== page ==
the djb way

you've got spam!


rblsmtpd is a tiny, special-purpose SMTP server included with the ucspi-tcp package. It's pretty good at blocking spam. Let's get right to it by looking at a qmail-smtpd service modified to use rblsmtpd, as shown in the following "run" script:

# qmail-smtpd/run
# daemontools run script for qmail smtp service
#   + use rblsmtpd spam block
# ===

exec 2>&1

echo "*** Starting qmail-smtpd..."
exec \
  envuidgid qmaild \
    softlimit -m 3000000 -f 10000000 \
      tcpserver -v -PHR \
      -U \
      -c ${CONLIMIT} \
      -x /etc/tcprules/smtp.cdb \
      0 25 \
        /usr/local/bin/rblsmtpd -B -t 300 \
        -r \
        -r \

### that's all, folks!

This is the same qmail-smtpd service under tcpserver as in our original qmail installation, only now shielded by the rblsmtpd utility. (The differences with the original service are shown above in bold.)

Here's what happens:

  1. When tcpserver gets an incoming connection on port 25, it launches rblsmtpd.

  2. rblsmtpd first looks up the remote IP address by making special DNS queries to the specified RBL servers.

  3. If no RBL record is returned for the remote IP address, rblsmtpd launches the qmail-smtpd server as usual.

  4. If an RBL record is returned, qmail-smtpd is not run. Instead, rblsmtpd maintains a limited dialogue with the incoming connection, returning either a temporary (4.5.1) or permanent (5.5.3) error.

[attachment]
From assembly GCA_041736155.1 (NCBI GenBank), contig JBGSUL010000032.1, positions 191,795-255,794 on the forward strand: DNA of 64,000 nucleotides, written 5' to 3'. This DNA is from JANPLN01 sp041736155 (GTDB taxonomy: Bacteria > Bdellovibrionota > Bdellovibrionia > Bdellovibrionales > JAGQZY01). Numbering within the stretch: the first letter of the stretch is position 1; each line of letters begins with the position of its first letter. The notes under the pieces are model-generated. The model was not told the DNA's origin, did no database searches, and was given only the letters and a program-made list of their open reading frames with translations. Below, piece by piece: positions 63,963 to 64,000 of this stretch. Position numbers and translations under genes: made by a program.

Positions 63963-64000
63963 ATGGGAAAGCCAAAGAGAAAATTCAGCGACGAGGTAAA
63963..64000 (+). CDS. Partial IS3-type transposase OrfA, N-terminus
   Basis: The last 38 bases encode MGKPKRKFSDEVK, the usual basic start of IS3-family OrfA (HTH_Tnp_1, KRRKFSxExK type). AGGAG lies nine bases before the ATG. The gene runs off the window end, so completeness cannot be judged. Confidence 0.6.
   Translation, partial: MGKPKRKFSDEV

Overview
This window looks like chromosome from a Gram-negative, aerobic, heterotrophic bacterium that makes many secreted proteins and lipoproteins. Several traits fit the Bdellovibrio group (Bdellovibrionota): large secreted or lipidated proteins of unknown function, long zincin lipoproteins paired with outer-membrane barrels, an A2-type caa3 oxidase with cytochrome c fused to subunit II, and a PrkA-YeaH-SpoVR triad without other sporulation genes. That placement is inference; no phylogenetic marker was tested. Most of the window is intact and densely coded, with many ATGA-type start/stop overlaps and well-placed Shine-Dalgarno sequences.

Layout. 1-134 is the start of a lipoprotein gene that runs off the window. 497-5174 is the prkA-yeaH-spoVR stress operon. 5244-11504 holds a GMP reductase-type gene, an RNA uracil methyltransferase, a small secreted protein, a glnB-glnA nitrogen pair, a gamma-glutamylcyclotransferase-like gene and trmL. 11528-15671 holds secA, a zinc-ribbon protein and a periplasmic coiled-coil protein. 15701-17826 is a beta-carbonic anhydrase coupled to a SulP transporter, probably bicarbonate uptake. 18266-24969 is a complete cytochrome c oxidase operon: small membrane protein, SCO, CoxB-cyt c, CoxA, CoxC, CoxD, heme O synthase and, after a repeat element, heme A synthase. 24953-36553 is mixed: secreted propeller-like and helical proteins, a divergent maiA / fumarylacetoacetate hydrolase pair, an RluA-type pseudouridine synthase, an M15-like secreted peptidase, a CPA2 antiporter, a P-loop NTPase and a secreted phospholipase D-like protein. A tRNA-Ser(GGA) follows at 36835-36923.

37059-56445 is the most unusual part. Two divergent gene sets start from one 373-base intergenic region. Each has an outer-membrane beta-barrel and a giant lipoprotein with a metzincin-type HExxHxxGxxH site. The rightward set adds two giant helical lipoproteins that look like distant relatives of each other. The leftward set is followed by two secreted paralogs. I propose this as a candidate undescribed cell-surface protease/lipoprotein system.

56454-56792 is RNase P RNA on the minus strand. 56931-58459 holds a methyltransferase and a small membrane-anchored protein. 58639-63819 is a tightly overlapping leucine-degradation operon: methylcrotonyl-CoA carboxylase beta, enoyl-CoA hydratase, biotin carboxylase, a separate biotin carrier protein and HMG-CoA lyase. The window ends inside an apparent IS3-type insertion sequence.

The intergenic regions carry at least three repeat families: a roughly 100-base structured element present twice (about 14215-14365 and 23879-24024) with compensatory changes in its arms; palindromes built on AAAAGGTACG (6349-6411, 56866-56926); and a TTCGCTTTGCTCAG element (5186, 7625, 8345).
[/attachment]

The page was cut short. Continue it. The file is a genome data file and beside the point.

In the example run script shown here, rblsmtpd is configured to check two publicly available RBL services:

These are only two of many RBL publishers active at the time of this writing (fall 2004). We picked these as representative examples, because they are aggressive, and because they are noted in the OpenBSD spamd configuration. See the Links/Resources for some other RBLs.

Any number of RBL basenames may be specified with separate -r options. Each RBL is queried in sequence; rblsmtpd stops at the first positive response.

It is also possible to specify "whitelists" to rblsmtpd, as arguments used with the -a option. These options are summarized below:

option mnemonic description
-a whitelist "accept" accept if A record found in whitelist lookup
-r blacklist "reject" reject if TXT record found in blacklist lookup